Energy and Efficiency & The Usefulness of Electrical Appliances Powerpoint (P1.2 and P1.3)

A presentation I made for personal use, but that I thought might be useful for some of you. I apologise if any of the notes are brief; originally they were only meant for my use, but hope it helps you with your revision :)

HideShow resource information
Preview of Energy and Efficiency & The Usefulness of Electrical Appliances Powerpoint (P1.2 and P1.3)

Other slides in this set

Slide 2

Preview of page 2

Here's a taster:

Energy Transfers
· Energy can be transferred, stored or
dissipated, but not created or destroyed.
· Most devices take in one form of energy and
transfer it in another. Electric lamp
· Only part of the energy is usefully transferred;
the rest is wasted.
· Wasted energy becomes spread out and
warms its surroundings; it is difficult to use
for further energy transfers.
· Example: a light bulb transforms electrical
energy into light, but most is wasted as heat
energy.
· Sankey diagrams show the relative
proportions of energy using arrows; the width
of the arrows show the proportion of energy
they represent.
· Electrical appliances transfer useful energy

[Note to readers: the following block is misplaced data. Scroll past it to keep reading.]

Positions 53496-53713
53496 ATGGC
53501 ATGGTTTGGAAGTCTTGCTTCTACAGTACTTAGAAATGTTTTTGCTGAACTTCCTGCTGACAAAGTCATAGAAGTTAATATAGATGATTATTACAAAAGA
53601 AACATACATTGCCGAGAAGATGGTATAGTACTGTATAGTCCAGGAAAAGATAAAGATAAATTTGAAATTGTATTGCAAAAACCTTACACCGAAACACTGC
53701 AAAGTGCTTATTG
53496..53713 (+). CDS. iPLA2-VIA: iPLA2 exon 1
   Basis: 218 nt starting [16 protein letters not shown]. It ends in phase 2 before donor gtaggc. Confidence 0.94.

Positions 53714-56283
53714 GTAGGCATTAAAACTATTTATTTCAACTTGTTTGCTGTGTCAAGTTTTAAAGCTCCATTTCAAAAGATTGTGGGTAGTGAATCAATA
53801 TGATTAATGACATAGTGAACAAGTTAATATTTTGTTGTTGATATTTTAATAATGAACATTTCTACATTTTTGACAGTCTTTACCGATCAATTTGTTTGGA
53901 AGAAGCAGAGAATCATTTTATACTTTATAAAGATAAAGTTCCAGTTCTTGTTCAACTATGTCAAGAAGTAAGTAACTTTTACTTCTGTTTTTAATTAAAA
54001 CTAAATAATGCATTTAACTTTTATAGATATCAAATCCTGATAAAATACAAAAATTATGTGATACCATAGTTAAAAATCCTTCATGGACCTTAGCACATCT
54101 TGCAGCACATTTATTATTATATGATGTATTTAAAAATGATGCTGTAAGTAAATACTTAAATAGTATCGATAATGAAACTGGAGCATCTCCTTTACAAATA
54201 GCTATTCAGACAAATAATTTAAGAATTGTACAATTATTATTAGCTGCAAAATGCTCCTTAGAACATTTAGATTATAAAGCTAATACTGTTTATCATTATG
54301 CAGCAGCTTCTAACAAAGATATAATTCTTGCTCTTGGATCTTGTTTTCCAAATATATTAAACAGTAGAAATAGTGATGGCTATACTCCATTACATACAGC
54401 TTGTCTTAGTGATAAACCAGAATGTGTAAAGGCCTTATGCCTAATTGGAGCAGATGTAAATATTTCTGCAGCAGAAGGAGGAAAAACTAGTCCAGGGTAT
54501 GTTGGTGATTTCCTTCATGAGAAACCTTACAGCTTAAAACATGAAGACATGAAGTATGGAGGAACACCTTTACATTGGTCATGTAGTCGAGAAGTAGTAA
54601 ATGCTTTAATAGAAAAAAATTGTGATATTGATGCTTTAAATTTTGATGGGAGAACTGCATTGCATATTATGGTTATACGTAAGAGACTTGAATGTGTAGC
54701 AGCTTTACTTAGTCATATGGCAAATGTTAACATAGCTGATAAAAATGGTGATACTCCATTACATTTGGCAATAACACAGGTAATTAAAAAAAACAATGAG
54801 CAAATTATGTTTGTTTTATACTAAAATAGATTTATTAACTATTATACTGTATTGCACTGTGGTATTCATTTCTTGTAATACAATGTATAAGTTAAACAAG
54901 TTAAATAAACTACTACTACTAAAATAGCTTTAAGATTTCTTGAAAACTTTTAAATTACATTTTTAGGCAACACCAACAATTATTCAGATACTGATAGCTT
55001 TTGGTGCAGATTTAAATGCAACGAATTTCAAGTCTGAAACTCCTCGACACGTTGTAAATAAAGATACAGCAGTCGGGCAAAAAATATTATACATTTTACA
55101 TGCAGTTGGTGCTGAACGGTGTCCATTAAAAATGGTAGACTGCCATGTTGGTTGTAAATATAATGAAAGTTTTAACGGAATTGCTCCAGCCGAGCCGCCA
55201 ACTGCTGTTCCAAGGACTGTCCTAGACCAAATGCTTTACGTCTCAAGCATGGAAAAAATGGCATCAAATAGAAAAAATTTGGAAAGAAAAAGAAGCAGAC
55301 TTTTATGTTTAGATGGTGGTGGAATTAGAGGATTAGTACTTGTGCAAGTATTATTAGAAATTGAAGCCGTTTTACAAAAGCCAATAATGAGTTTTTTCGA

but some is wasted.
· Example: a kettle transfers heat energy to the
water and some is wasted as sound and as
heat to the kettle and the air.
· Example: a motor transfers kinetic energy and
some is wasted in the form of heat and sound.…read more

Slide 3

Preview of page 3

Here's a taster:

Energy efficiency
· Refers to the proportion of energy that is usefully transferred.
· The greater the proportion, the more efficient and cost-
effective a device is.
· Payback time is calculated by the amount you pay for a more
efficient device, divided by how much you save per year.
· Efficiency is expressed as a percentage or decimal.
· It is calculated using this equation:
­ (Useful energy out ÷ total energy in) x 100
· Example: Only a quarter of energy supplied to a television is
transferred as useful light and sound energy.
· The rest is wasted, so the television is only 25% efficient.…read more

Slide 4

Preview of page 4

Here's a taster:

Transferring Electrical Energy
· Most energy transferred to houses and
industry is electrical.
· Electrical energy is easily transferred into
heat, light, sound and kinetic energy.
· The amount of energy transferred by an
appliance depends on how long it runs
for and its rate of energy transfer.
· Without a reliable source of energy we
have power cuts.…read more

Slide 5

Preview of page 5

Here's a taster:

Energy Calculations
· Energy is measured in joules (J).
· Power is the rate of energy transfer, and is
measured in watts (W) or kilowatts (kW).
· 1 watt = 1 joule per second.
· To calculate the amount of energy transferred:
· E=pxt
­ E = energy in joules or kW hours
­ p = power in watts or kilowatts
­ t = time in seconds or hours
· The cost of electrical energy is:
­ No. Or kW hours x cost per kW hour…read more

Comments

No comments have yet been made

Similar Physics resources:

See all Physics resources »See all resources »